Wyoming Legislator Says Highway Patrol Improperly Released Info In Trooper Arrest

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By Leo Wolfson, political reporter
Leo@CowboyStateDaily.com

State Rep. Landon Brown, R-Cheyenne, wants to know why the Wyoming Highway Patrol sent out a press release announcing that it had arrested one of its troopers before he had officially been charged with a crime.

Brown filed a complaint, which he said serves mostly as an inquiry as to why a press release was given out, notifying the public of Trooper Gabriel Testerman’s arrest, before Testerman had officially been charged.

The press release issued late afternoon Tuesday said Testerman was taken into custody by the Laramie County Sheriff’s Office for an alleged crime he had been under investigation for since May. No details about the charges were given. 

Testerman did not have his first appearance in court until Wednesday, when he officially received his charges. He is being charged with three counts of inflicting sexual intrusion on a victim.  

In Wyoming, a defendant can be arrested before they are officially charged. At an initial hearing, a judicial officer will decide which, if any, charges a defendant is charged with. 

Brown has concerns that the highway patrol may have violated Wyoming law.  When it involves certain sex crimes, the law prohibits information being made public about a person until charges are filed “Prior to the filing of an information or indictment in district court.”

Wyoming statute 6-2-319(a), which applies to charges of sexual assault, sexual battery, sexual assault of a minor and soliciting, says a public employee may not release information about an alleged perpetrator before charges are filed. Certain Wyoming counties have interpreted this to mean before charges are filed in circuit court, while others have decided this means before they are filed in district court.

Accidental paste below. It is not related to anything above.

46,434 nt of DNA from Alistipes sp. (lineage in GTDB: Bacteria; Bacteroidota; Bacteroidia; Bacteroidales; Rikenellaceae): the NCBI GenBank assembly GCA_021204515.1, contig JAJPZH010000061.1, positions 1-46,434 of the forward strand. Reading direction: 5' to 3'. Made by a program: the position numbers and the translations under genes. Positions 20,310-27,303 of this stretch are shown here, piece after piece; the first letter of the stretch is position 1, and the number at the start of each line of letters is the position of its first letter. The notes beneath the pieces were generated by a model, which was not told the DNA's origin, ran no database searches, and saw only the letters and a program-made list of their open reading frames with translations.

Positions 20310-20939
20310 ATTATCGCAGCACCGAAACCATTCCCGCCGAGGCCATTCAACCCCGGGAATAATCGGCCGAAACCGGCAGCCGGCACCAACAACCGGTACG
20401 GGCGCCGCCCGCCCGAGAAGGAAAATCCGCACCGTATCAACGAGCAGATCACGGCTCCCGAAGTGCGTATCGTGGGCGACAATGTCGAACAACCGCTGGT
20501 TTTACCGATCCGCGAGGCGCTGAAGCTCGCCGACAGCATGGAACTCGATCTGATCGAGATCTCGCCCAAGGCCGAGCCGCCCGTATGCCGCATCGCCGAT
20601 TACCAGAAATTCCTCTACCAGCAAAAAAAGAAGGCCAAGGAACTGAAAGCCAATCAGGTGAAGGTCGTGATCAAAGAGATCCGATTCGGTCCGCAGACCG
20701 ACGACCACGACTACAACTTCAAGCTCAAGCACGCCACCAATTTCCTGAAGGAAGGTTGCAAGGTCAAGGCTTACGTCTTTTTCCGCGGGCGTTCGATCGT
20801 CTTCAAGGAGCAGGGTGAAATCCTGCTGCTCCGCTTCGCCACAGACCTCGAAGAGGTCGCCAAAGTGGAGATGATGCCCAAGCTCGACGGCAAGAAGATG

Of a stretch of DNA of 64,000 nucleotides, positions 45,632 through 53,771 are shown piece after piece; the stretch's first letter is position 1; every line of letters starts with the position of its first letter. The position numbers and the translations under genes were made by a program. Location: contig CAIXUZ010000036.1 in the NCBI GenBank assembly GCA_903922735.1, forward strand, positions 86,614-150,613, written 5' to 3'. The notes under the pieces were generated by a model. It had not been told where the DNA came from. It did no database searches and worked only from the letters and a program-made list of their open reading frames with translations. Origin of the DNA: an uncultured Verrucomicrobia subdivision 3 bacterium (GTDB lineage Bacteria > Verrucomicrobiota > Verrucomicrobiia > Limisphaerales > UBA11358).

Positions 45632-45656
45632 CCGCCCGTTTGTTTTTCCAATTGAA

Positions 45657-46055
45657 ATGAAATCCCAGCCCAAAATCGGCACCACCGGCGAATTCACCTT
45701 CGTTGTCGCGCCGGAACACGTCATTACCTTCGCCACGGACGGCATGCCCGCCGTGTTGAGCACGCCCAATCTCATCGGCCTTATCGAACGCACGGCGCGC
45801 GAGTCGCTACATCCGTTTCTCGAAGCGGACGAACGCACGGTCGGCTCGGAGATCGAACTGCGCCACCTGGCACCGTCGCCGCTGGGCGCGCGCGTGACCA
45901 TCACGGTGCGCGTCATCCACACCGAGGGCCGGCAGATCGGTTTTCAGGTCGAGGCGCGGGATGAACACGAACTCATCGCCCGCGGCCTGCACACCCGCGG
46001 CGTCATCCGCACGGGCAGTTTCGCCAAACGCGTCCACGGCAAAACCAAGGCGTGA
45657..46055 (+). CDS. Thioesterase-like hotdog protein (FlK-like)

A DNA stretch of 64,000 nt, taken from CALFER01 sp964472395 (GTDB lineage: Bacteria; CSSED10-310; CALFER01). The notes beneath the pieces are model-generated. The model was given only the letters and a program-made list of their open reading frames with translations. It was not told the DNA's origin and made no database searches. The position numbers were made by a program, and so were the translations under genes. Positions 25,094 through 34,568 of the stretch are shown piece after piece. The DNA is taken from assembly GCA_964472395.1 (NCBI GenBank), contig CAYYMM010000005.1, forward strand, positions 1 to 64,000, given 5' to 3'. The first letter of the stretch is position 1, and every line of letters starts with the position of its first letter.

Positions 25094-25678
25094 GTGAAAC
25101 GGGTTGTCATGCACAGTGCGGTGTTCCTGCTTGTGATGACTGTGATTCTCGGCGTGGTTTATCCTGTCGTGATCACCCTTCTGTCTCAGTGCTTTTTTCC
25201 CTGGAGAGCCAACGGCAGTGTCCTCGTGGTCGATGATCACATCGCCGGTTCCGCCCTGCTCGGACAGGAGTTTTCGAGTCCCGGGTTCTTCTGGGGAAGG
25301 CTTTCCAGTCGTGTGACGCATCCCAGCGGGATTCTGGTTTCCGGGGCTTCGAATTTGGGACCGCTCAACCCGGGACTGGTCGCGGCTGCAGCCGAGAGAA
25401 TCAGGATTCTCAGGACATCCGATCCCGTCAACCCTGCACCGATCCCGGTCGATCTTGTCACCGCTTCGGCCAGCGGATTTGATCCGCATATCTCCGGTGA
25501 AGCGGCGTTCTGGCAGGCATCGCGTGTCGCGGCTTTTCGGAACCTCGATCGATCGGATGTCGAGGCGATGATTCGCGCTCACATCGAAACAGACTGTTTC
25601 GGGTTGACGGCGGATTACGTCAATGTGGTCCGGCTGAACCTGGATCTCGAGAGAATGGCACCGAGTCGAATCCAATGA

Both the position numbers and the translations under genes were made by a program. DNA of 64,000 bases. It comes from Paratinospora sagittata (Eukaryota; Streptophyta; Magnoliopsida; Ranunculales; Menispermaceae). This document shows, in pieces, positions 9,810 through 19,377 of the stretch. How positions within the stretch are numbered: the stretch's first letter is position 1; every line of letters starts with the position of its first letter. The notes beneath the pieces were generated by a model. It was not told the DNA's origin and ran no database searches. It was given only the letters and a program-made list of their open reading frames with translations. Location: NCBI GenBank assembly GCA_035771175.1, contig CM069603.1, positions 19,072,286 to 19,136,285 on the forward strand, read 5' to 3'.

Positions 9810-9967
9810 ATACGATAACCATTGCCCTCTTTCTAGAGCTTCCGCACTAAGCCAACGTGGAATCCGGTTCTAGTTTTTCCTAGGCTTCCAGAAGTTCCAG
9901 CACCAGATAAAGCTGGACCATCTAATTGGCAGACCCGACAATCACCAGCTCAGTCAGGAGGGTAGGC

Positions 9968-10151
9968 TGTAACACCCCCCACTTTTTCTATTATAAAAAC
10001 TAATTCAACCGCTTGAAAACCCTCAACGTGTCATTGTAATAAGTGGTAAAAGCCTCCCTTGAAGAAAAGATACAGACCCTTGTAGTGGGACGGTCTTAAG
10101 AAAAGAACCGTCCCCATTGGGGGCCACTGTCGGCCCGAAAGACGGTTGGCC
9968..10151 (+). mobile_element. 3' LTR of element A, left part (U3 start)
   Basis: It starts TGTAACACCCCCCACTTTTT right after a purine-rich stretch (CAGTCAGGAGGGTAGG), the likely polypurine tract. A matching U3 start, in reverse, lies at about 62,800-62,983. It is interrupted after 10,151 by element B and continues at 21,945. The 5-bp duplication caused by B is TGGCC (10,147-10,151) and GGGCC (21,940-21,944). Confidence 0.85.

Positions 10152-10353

Testerman has only been seen in Laramie County Circuit Court.

“What it really boils down to me, is we have the court of law, where a person is presumed innocent until proven guilty, and then the court of public opinion,” Brown said. “Unfortunately, they’re not the same.” 

Brown said the release was potentially defamatory and could be cause for concern as a potential lawsuit. 

The statute also says an actor’s name may be released to the public to aid or facilitate an arrest. There was no mention made in the press release regarding any issue that took place in locating or arresting Testerman. 

Brown said he suspects Highway Patrol was trying to get ahead of media coverage of the event and be transparent but said the handling of this event was “not normal.” He said he originally suspected that Testerman’s arrest had been leaked to the media, but became much more concerned when he found out this information was given out in a press release.

 A former member of the House Transportation, Highways & Military Affairs committee, Brown said he is knowledgeable about Highway Patrol personnel and practices. 

“For an agency that struggles with retention and hiring, I have concerns if it doesn’t have its own employees’ backs and is waiting for press to come,” he said.  “I don’t like any state employee having their name released unjustly.” 

Interim Highway Patrol Colonel Shannon Ratliff told Cowboy State Daily that he does not believe anything was done wrong in the release of the information. 

“I believe it’s our duty to be transparent,” he said. “We have a much better climate in Wyoming in the public’s perception for law enforcement than it enjoys nationwide. I believe this was fairly standard. We typically release information when one of our staff members is arrested.” 

The Wyoming Tribune Eagle reported Testerman was released from Laramie County Jail on Wednesday after posting a $100,000 cash/surety bond.

Brown filed his complaint by mail to Wyoming Highway Patrol Interim Colonel Shannon Ratliff, Lt. Col. Josh Walther, Wyoming Department of Transportation Director Luke Reiner and Gov. Mark Gordon on Friday afternoon

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